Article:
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Woman Seeks Right To Trial In Trump University Case

Donald Trump, left, listens as Michael Sexton introduces him at a news conference in New York where he announced the establishment of Trump University, May 23, 2005.
Associated Press
Donald Trump, left, listens as Michael Sexton introduces him at a news conference in New York where he announced the establishment of Trump University, May 23, 2005.
Woman Seeks Right To Trial In Trump University Case
Woman Seeks Right To Trial In Trump University Case GUEST:Bianca Bruno, reporter, Courthouse News Service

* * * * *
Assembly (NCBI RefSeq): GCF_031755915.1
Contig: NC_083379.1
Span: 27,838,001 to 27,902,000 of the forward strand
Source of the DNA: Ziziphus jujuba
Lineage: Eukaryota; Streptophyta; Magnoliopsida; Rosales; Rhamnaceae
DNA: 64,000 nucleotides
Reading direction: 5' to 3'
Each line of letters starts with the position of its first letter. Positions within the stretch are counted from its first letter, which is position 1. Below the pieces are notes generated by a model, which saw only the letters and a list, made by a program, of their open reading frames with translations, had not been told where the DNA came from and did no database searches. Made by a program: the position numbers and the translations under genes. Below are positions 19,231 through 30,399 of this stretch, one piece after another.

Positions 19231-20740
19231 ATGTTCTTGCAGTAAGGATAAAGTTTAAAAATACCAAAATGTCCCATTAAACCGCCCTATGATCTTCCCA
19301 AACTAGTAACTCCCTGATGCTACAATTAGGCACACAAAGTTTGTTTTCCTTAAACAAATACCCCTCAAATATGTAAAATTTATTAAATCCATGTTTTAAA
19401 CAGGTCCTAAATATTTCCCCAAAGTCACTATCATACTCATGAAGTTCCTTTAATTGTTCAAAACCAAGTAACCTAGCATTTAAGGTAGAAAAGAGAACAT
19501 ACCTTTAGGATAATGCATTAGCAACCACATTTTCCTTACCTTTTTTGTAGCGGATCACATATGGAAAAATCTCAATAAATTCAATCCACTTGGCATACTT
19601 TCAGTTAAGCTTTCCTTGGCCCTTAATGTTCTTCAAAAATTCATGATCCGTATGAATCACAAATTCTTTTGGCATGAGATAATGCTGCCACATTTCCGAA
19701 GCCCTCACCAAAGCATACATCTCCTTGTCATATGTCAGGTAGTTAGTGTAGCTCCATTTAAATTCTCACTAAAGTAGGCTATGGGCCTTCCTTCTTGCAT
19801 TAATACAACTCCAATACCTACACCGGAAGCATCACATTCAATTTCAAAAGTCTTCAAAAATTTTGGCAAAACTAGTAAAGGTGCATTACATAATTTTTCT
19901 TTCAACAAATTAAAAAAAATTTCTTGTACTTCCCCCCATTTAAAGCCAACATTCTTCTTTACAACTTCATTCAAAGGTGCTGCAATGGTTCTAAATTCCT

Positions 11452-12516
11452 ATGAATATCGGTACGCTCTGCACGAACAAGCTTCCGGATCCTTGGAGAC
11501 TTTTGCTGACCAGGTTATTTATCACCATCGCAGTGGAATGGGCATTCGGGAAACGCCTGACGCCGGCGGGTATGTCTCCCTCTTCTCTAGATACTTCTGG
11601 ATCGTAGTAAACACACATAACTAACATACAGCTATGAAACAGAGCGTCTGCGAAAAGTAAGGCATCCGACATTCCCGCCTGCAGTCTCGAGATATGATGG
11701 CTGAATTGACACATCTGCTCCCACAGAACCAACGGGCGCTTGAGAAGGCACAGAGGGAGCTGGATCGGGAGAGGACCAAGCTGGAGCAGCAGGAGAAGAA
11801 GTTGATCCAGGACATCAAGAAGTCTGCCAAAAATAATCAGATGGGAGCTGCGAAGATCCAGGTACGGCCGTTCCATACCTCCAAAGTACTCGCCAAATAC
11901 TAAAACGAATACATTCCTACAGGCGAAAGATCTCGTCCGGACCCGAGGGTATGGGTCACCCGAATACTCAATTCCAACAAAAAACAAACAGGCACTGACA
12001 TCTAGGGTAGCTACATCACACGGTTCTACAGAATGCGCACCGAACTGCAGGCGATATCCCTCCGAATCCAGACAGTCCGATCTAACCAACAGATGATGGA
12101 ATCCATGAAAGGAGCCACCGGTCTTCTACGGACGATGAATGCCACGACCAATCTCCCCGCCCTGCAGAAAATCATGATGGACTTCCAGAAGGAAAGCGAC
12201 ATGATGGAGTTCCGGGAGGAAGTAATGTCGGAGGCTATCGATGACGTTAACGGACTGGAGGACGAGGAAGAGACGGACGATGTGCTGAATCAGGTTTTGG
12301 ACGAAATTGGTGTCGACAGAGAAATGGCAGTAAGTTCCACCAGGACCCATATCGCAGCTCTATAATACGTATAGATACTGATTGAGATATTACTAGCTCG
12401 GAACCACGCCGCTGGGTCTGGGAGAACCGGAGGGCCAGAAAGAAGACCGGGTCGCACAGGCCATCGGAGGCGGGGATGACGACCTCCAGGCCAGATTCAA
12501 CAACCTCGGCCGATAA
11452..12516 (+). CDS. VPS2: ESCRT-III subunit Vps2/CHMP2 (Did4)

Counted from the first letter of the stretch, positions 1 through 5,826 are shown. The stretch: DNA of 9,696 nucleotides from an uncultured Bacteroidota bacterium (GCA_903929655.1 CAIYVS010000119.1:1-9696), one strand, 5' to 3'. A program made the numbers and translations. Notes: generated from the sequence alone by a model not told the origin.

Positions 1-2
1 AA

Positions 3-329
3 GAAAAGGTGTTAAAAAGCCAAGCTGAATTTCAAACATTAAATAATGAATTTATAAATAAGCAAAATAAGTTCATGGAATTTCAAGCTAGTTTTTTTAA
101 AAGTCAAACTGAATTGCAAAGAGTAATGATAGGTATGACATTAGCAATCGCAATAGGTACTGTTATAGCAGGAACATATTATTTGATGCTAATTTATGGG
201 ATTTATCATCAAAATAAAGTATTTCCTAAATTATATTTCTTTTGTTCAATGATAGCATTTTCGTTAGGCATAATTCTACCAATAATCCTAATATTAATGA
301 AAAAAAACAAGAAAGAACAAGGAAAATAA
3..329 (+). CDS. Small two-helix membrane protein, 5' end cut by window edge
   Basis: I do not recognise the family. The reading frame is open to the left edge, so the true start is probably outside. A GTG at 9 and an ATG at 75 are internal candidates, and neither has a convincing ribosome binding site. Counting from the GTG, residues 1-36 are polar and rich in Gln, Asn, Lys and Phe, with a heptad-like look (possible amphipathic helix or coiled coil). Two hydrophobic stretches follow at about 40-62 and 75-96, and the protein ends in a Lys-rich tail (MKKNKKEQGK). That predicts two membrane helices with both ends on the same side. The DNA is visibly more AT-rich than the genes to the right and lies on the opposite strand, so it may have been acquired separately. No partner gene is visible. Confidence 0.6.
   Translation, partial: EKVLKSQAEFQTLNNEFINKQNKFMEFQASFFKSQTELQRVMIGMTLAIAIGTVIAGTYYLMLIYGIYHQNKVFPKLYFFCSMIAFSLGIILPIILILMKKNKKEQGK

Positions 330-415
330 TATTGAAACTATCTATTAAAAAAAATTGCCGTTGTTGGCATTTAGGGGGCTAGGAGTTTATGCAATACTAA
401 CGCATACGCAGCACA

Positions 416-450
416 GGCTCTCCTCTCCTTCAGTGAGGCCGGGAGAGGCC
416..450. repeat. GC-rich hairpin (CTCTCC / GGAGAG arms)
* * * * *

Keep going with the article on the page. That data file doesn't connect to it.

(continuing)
The Trump University lawsuit which ended in a settlement last year may not be resolved after all. One student who joined the class action suit charging fraud against Donald Trump's real estate school is asking to opt out of the $25 million settlement. Sherry Simpson petitioned the court in San Diego to reject the settlement unless it allows individual students to withdraw from it and file their own claims against President Trump. Joining me is beyond go -- Bianca Bruno . Welcome to the program. Thank you for having me. I will ask you for a quick reminder of why the students were suing Trump University in the first place. A class of 7000 students in California, New York, and Florida sued President Donald Trump in 2010 regarding their investment in his real estate school Trump University. They believe they would get insider secrets from him and instructors that he picked to help them cash and on the foreclosure crisis and flipping homes. They said that they did not get the mentor ship they were promised and it was basically the equivalent to that of an infomercial. No information about what they could find in their own from the Internet. They are trying to recover what they invested in that school. For 70 would not settle on the political uproar about his comments over the judge. How does that settlement breakdown for the parties to get refunded? He agreed to a settlement a couple weeks act -- after he was elected president November. It really was sort of at the 11th hour that they reached a settlement. The $25 million and 24 million went to the class brought by the New York Attorney General and the other went to the class in California. Those students were be able to recover at least half of what they invested and some invested thousands up to $35,000. So she was a Florida woman who filed an objection to the settlement yesterday. Yesterday was the deadline to do so it is to file claims with settlement administrators so they can cover their money -- recover the money once it was paid out. Served notice that when out about the case in 2015 ensure that there would be a second opportunity to opt out if a settlement was reached. Apparently that opportunity was not provided following the settlement in November. Now what could some plaintiffs mean. The reason she would opt out is to bring her own lawsuit. She lives in Florida so she could bring separate claims that the nationwide class could not under Florida law. It could render the settlement moot probably given the fact that they get a pretty big boost of recovery in at least half of what they paid. Obviously the judge will have to consider that when he rules on this objection. It could nullify the settlement if enough of the students wanted to opt out. It could if the judge finds that the settlement should be rejected because of the claims that Sherry Simpson is bringing in her objection. One of the attorneys for the plaintiffs in the class-action suit is quoted in the New York Times saying that the objection seems politically motivated and that the time had passed to opt out of the settlement. Is a clear why Simpson waited until yesterday to say she wanted to opt out? I am not sure that it is clear why she waited until then. The settlement was agreed to our announced in November. It was filed with the court and approved by the judge -- tentatively approved by him just before Christmas and in a couple weeks is the final hearing where he is supposed to formally approve the settlement. So the deadline is coming up the final approval hearing is in a couple weeks so she tolerated when she would have to file an objection. How likely is it that the judge would allow this kind of last-minute change. He will have to wait a benefit and the cost of the sort of change at the 11th hour. Obviously for a class of 7000 people up to that if they all filed claims which we may know how many people filed claims later this week since the deadline was yesterday. He will have to weigh the costs and benefits they can recover half of what they paid for some that will be thousands of dollars. The big issue at the heart of the case and leading up to trial last year that many of the plaintiffs are senior citizens and there was a financial elder abuse claim -- they want to recover their funds as quickly as possible. If the judge does find that there should be another opt out. That will just delay people from getting the money back. When should we expect a decision? The attorney will argue but or the judge on March 30. That's the deadline where he will decide if the settlement is in fact fair and he will find out then what he wants to do if he thinks there needs to be another opportunity for folks to doubt. If indeed this is not over like we thought it was. I've been speaking with a reporter from the courthouse news. Thank you.